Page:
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# Applications of computational geometry

In my work at Mentor Graphics, I have applied computational geometry algorithms and concepts on several occasions. In each case, the degree of success has been directly proportional to the ease of obtaining reliable, easy-to-use software.

Delaunay triangulations have proved useful in two different contexts. In one, thermal data in the plane needed to be interpolated. The computational geometers at Mentor Graphics (Nimish Shah and I) knew that the Delaunay triangulation is a good choice for linear interpolation of sampled data. We obtained Steve Fortune's Delaunay code from the Net and easily plugged it in. In the second case, existing code at Mentor Graphics computed Euclidean minimum spanning trees extremely inefficiently. The biggest part of the inefficiency arose because the original programmer did not realize that there are easily computable, linear-size supergraphs of the MST (the Delaunay triangulation, for one). Plugging in Delaunay code speeds up the computation substantially.

I have applied an algorithm for computing a non-crossing matching of red and blue points (Hershberger and Suri, BIT, 32:249-267, 1992) to a problem called breakout routing. In this problem, a component on a printed circuit board has a set of pins that connect to the top layer of the circuit board. In order to reach other layers, the pins must be connected to a set of vias by disjoint, properly spaced wires in the top layer of the circuit board. The approach we took to the problem is to select a set of via locations, then compute a matching between pins and via sites, and finally route each pin-via pair in the matching. For this approach to succeed, the matching must be realizable by planar, non-crossing routing. We get a good first approximation to this constraint by choosing the matching to consist of non-crossing segments; this can be done efficiently with the Hershberger-Suri algorithm. Mentor Graphics has applied for a patent on the application of non-crossing matching to breakout routing.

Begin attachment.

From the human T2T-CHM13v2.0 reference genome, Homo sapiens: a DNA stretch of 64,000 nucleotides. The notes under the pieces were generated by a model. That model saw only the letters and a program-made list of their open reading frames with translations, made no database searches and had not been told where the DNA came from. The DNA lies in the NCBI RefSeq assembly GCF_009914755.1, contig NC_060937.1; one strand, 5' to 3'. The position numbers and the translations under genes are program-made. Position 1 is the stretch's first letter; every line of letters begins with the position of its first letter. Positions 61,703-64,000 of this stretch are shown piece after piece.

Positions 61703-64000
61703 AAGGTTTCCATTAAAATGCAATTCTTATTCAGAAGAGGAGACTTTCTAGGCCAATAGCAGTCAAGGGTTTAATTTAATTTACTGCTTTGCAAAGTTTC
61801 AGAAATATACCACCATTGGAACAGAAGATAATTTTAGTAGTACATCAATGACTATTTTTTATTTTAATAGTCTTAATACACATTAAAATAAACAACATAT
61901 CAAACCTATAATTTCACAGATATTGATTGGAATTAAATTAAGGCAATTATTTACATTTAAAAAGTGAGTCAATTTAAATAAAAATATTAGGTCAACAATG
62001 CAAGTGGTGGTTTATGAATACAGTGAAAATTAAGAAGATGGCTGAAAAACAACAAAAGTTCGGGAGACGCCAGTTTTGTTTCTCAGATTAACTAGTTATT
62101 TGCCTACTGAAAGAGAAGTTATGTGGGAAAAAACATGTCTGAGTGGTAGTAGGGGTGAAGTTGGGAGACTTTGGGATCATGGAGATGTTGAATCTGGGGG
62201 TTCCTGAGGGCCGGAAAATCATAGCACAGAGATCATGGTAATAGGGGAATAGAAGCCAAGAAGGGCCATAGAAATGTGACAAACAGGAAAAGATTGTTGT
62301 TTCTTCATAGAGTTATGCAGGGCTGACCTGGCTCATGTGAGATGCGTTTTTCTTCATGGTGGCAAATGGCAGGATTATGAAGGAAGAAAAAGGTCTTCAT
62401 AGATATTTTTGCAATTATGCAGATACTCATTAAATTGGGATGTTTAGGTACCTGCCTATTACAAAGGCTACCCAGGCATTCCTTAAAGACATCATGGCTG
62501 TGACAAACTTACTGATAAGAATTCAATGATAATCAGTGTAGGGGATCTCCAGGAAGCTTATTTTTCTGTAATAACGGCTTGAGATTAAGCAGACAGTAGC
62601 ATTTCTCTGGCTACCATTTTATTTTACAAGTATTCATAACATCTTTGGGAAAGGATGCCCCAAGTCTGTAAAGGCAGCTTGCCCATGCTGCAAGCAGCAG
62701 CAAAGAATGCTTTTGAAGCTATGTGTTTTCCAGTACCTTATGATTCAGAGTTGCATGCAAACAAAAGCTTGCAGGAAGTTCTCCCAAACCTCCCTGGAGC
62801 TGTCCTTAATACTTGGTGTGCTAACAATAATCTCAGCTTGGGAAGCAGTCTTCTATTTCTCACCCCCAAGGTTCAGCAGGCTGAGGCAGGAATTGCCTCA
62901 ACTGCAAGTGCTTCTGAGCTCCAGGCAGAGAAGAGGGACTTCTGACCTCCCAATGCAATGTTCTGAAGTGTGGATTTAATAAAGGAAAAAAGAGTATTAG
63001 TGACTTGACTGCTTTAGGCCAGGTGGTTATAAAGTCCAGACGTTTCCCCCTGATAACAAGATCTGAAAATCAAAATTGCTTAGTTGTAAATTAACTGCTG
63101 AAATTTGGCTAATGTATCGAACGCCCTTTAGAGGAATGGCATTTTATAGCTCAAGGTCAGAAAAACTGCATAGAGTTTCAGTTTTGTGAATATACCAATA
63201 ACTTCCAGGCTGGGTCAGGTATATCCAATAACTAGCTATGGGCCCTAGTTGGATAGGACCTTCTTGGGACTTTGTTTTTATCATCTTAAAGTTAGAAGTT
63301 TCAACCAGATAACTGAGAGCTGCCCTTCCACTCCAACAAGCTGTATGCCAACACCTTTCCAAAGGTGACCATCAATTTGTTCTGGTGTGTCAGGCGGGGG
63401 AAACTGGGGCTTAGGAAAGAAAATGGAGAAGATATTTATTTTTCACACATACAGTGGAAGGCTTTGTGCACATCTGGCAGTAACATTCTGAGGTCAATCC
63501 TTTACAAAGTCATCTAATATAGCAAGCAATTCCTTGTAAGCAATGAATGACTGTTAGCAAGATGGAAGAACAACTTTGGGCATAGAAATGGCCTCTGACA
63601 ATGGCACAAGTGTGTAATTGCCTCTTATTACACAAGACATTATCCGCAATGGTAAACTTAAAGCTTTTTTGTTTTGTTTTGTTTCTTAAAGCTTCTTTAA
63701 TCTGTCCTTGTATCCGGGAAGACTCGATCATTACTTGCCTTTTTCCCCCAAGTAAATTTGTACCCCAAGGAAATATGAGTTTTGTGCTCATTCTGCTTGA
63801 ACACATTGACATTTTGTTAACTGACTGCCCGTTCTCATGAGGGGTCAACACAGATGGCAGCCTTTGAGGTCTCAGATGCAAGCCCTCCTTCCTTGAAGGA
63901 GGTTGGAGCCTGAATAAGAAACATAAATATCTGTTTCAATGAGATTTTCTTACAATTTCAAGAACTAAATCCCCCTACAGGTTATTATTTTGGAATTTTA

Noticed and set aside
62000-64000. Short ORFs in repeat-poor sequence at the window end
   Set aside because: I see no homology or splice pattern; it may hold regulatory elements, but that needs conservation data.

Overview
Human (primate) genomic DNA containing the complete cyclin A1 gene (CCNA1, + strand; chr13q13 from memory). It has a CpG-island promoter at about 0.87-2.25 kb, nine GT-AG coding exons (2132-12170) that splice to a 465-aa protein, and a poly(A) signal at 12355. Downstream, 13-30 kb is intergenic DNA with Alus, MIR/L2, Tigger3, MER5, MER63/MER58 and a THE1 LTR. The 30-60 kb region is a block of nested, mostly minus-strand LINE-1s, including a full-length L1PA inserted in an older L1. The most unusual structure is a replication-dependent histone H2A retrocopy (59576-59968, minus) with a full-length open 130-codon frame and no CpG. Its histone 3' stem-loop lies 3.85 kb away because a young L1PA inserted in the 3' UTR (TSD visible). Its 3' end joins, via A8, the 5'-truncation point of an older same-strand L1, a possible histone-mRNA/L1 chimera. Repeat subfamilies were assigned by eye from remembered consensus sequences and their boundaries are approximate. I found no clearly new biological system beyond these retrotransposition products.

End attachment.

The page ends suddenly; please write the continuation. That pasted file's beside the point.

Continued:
Robustness is a third area of potential application. A design tool under development at Mentor Graphics needs to represent arrangements of curves and line segments. It is not possible to write robust software for this problem without some understanding of the numerical issues and degeneracy issues involved. In general, Mentor's programmers do not have the necessary expertise, nor have they been able to obtain code that encapsulates it.

In the first of these examples, publicly available software made it easy to apply a computational geometry algorithm. In the second example, I had to implement the geometric algorithm before I could use it; this is not something that can be expected of the casual user. In the third case, software does not seem to be available; solving the problem requires more geometric expertise than most programmers can muster.

Next: Geometric tools, teaching, and Up: Geometric Tools Previous: Introduction

John Hershberger
Thu May 9 13:12:40 PDT 1996